• Rob Burnside

    Well-said, Dr. Wen. Your patients are fortunate, indeed. I’m not a doc, but I once was a firefighter/paramedic (in the old days, we were considered “allied health care professionals”) who routinely worked in the ED and on the streets, and I’d like to add my two cents to your fine piece. For me, one of the attractions of emergency medicine was the pace and volume of patients–rarely a dull moment as we “patched ‘em up and passed ‘em on.” But as you say so well, they were not simply critical patients, but human beings, people with compelling stories–if we had or made the time to ask and listen. Often, we didn’t, for a variety of reasons, not the least of which was: we couldn’t wait to get to the break room for a smoke and a slurp of java (shows you how far back I’m reaching).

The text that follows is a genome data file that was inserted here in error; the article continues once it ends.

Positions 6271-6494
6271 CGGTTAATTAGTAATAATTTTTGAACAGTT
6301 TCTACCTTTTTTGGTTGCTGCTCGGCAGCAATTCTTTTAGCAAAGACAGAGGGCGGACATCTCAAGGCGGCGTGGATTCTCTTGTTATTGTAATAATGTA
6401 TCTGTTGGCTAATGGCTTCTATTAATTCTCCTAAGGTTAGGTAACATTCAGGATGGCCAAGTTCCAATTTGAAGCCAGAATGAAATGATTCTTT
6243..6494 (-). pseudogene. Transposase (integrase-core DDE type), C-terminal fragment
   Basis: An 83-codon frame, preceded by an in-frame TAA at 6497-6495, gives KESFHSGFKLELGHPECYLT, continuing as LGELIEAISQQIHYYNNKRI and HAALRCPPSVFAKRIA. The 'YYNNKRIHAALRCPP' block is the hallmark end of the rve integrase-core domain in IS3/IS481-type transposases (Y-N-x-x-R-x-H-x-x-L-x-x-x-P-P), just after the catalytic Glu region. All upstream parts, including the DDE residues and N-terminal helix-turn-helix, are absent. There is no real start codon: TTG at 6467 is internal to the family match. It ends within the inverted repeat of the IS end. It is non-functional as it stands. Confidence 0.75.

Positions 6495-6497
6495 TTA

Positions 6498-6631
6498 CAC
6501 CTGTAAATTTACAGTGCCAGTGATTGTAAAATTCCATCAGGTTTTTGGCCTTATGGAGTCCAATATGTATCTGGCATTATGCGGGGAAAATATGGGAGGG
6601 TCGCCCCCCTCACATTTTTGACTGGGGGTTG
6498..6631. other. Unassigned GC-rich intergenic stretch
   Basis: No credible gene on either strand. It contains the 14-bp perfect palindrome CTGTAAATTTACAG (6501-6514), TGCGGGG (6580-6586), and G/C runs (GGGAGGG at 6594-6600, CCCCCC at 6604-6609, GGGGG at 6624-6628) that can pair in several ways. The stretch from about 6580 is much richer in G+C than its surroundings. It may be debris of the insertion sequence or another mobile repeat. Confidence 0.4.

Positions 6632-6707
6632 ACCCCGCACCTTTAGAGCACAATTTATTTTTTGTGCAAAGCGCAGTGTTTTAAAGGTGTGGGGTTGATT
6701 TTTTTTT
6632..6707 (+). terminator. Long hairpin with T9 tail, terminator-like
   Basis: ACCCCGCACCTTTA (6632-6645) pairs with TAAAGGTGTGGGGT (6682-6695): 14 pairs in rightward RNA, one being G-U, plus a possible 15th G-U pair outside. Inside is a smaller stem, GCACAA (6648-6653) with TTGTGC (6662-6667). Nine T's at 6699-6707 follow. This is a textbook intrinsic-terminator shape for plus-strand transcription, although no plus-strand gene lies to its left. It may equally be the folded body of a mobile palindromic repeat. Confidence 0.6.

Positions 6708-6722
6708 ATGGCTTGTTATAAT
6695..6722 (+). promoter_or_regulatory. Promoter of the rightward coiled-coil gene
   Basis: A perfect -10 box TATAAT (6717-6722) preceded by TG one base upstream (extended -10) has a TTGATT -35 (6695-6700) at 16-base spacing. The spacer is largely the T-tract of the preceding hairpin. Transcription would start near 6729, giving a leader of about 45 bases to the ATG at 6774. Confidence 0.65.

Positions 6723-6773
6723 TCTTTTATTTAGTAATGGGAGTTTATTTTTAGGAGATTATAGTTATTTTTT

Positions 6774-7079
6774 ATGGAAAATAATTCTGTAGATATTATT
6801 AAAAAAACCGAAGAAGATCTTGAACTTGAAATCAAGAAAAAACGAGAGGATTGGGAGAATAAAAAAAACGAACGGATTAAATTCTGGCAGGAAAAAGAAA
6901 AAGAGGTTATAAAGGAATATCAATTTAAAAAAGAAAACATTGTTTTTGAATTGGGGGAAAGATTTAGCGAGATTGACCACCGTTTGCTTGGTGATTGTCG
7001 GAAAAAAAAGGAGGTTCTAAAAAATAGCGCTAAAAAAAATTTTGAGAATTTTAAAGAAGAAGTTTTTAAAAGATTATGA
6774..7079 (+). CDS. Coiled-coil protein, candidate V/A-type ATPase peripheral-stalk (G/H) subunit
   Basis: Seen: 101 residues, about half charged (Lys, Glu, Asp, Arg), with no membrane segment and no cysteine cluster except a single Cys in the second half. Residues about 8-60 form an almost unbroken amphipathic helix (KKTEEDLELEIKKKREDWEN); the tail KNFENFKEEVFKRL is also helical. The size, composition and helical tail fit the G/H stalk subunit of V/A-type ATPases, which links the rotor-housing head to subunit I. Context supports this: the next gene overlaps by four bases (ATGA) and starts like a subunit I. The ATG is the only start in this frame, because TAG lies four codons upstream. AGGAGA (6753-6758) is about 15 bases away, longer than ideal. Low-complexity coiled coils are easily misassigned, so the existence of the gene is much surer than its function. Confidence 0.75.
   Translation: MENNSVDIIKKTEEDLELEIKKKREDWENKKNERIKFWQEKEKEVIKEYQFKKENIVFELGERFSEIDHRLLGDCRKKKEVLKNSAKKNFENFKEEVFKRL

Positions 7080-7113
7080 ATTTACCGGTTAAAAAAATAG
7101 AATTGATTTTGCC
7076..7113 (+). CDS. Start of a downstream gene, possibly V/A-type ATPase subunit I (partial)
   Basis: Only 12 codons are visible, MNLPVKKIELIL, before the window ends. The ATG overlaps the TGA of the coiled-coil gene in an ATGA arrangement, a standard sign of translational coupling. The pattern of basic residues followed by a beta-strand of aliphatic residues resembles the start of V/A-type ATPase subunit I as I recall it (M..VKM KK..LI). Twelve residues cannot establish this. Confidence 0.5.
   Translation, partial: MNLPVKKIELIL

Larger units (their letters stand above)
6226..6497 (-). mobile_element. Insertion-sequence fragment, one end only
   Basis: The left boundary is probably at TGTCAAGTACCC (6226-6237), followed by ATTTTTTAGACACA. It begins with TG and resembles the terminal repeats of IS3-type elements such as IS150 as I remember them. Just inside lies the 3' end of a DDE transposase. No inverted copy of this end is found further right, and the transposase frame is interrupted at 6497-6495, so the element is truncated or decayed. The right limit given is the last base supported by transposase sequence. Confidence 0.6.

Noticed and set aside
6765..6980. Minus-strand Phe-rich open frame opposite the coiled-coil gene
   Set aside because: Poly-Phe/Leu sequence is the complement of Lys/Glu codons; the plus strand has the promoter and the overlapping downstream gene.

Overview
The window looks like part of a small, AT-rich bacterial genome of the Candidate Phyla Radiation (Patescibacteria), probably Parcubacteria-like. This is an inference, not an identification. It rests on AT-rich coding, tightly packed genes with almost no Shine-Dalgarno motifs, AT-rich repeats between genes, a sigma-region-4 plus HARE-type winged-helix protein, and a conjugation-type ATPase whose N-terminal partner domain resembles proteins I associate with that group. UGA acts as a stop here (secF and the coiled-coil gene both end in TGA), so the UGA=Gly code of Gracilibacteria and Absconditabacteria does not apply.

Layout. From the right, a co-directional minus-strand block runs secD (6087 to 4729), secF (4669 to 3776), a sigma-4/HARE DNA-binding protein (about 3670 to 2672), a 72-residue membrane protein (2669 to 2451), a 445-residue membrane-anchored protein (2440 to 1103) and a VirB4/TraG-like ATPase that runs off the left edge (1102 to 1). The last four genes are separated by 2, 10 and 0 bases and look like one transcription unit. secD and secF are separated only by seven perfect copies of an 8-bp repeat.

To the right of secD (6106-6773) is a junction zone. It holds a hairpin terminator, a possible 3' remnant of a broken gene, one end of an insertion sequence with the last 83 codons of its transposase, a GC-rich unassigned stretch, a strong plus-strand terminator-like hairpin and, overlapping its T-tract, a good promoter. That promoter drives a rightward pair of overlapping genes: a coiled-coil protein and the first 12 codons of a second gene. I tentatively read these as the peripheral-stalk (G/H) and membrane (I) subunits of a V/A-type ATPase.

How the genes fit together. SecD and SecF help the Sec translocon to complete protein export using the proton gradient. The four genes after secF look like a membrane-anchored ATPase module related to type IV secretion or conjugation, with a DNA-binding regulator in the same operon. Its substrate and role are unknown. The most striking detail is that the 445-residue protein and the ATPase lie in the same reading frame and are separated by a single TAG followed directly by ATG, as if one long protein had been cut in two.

Still, there was a nagging curiosity about many patients. What happened to them after they were admitted or went home? Usually, we didn’t know, and looking back I dearly wish we had. Again, for a variety of reasons. It would have helped us improve our patient care for sure, and it surely would have reinforced an elemental mindset of all good health care–”There, but for the grace of God, go I.”

    I can only suppose, with HIPPA, today’s ED staffers have even less knowledge of what I believe you call “outcomes,” and that’s unfortunate
    for everyone. In any case, thank you for an excellent blog, and best wishes toward a long, productive, and satisfying career.

  • Jeff Kunz, MD, MA

    Congratulations and best wishes! We need your expertise and energy in medicine. Thanks for sharing your insights and lessons learned.